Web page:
Foster kids from group homes look forward to Pirate’s Plunder Party

Published on: April 11, 2019

Riverview attorney seeking volunteers, donations for annual party

By YVETTE C. HAMMETT

When attorney Lisa Esposito went in search of a cause with meaning to help her and fellow members of the Hillsborough County Bar Association find a way to give back, they didn’t have to look far.

Just off Lithia-Pinecrest Road in Brandon, 60 foster children live in group homes with house parents and a loving staff who take care of their basic needs and beyond.

Still, these sibling groups, many taken from their biological parents with nothing more than the clothes they were wearing and, perhaps, in the middle of a domestic dispute or an overdose, don’t get many chances to just enjoy being kids.

Esposito and her merry band of pirates — all members of the Community Service Committee for the bar — change that for one day a year.

This year their Pirate’s Plunder Party for A Kid’s Place group foster home, will take place Saturday, May 18, when volunteers will dress in red and black and descend upon the grounds.

With them, they bring games, sweets, lunch, pirate garb, a bounce house, photo booth, candy machine and much more.

It takes about $10,000 and 75 volunteers to pull it off.

“This is our sixth year in a row,” said Esposito, of Riverview, who thrives on community involvement. “You don’t have to spend the whole day. You can come early and help set up; volunteer to work the party; or volunteer to stay and clean up after.”

You can also open your wallet and purchase toys the kids can win when they play the games; give cash that goes toward the party; or sponsor a booth for anywhere from $200 to $700.

“I started it six years ago when I was looking for a new program to work with,” Esposito said. She had worked with other groups who would promise to bring 60 kids and show up with 15. She wanted a smaller group she knew would benefit.

“I looked at who was on the board of directors, like judges and local community members that were doers. I called up and spoke to the staff at A Kid’s Place and asked if I could stop in.”

Esposito showed up unannounced at 5 p.m. on a Thursday. She saw a fabulous play room, kid-size furniture, a school and great family groups.

“I loved it. It used to be when parents went to jail, their kids pretty much went to jail and it was traumatizing.” The founders of A Kid’s Place used community funds to build A Kid’s Place so brothers and sisters would not have to be separated and live in warehousing before being shipped off to a foster home.

The five houses, which all can house 12 kids, are set up like a cul-de-sac with a playground in the center. Each house has a house parent, and a social worker is assigned to each. If a child has a trauma, there is someone there to talk to him or her.

If teens are staying there, when they age out of the system, they aren’t just shown the door. They are taught life skills, like writing a resume and balancing a checkbook, job interviewing skills and more.

“They think about the kids in a holistic way,” Esposito said. “I remember one time they were looking for outfits for boys and girls for a Valentine’s dance. They go above and beyond.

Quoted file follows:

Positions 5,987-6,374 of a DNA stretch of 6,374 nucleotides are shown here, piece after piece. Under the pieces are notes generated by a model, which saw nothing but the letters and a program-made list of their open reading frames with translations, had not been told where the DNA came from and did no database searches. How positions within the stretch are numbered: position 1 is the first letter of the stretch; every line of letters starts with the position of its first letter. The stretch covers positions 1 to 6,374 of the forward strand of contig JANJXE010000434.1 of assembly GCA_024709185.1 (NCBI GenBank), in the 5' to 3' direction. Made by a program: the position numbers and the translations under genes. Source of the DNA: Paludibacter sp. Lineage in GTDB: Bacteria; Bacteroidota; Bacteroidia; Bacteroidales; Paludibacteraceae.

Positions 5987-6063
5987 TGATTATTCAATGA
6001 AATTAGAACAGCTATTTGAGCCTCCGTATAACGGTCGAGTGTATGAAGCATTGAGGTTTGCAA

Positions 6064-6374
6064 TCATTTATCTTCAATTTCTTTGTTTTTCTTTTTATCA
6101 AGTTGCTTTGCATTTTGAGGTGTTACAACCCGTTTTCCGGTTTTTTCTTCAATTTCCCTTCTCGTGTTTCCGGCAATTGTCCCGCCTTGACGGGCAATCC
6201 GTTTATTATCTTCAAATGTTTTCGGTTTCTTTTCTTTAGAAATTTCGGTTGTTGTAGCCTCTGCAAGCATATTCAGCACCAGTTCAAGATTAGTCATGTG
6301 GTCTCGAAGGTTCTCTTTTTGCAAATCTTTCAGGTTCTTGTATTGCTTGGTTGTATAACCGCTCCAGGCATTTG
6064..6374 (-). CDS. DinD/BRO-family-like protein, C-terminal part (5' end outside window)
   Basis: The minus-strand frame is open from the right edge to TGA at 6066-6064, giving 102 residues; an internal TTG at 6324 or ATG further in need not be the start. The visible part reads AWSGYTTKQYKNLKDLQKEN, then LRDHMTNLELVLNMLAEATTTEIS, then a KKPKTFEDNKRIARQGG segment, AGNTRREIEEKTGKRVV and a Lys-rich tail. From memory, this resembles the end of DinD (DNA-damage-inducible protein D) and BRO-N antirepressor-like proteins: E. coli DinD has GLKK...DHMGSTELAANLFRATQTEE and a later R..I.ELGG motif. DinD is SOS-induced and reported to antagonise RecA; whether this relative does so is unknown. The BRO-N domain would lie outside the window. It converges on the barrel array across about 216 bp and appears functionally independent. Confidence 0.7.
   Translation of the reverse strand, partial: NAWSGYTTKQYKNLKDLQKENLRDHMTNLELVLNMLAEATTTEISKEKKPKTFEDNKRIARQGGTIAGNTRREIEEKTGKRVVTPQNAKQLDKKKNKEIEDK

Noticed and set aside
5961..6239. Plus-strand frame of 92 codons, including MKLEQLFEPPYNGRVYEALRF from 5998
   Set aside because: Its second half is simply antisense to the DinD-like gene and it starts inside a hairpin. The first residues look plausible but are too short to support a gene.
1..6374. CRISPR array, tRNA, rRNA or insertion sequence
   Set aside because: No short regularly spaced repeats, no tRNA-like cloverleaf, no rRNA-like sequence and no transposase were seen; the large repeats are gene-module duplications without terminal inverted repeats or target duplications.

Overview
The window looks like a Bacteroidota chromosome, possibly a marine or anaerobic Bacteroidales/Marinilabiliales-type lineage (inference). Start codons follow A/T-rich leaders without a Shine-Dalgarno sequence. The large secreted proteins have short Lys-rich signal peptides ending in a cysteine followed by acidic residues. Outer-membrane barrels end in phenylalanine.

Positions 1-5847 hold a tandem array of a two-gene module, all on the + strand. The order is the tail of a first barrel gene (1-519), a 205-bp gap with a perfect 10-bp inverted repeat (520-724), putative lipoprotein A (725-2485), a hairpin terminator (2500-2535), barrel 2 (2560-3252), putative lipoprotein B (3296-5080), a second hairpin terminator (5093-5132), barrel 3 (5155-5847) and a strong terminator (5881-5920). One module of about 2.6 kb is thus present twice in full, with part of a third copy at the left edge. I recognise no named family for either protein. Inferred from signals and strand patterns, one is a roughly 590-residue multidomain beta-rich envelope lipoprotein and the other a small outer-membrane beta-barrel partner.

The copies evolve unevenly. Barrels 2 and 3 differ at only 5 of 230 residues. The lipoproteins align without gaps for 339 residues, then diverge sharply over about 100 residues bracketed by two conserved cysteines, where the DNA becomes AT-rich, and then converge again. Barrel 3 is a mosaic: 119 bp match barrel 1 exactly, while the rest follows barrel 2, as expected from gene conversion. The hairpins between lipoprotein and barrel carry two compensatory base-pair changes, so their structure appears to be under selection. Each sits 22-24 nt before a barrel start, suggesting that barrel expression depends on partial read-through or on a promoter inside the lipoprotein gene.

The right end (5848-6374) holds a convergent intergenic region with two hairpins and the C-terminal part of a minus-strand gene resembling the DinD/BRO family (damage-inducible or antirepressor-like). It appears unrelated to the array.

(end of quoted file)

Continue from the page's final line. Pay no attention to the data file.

“The pirate party is set up to let the children have fun and keep their minds off of things,” Esposito said.

“I remember one little boy asking me why we are doing this. ‘You don’t even know us.’ I told him because we loved him. He was shocked. Said he’d never heard anything like that before.”

Some of the youngsters who land at A Kid’s Place have come from some truly horrific situations involving drugs, violence and more. “Some of these children are five years old and have never held a spoon or fork before. They come from some pretty egregious situations here.”

The Pirate’s Plunder Party sets that all aside for a day.

“We would love donations in the form of new toys, from $1 to $10, toys for boys and girls in 18 categories: small, medium and large toys for toddler, elementary age, middle school age and high school age for both genders,” Esposito said.

Among the favorites, girls love jewelry, backpacks, purses and games. Boys love basketballs, footballs, games and backpacks.

Use imagination and good sense in choosing the prizes.

When the youngsters play games, they win tickets which they take to the prize table to choose their booty, which is broken up into categories, from minor prizes to more major prizes, like jewelry sets and the soccer and basketballs.

While Esposito has secured Bubba Q’s as a sponsor for lunch, sponsors are still needed for other games and booths, and pirate-themed desserts are still needed.

To learn more or to donate, contact Esposito at lisa@lesposito.com, or call her at 813-223-6037. Businesses that donate can fly their banners and will be mentioned in a flyer that goes to 10,000 members of the Hillsborough County Bar Association.

Checks can be made out to HCBA, with the subject line reading: A Kid’s Place. Send them to Esposito’s office at 3606 W. Swann Ave., Tampa 33609.

“Give a day for these children to be kids,” Esposito said, “and you will walk away with a feeling that you’ve actually made a difference in their lives.”

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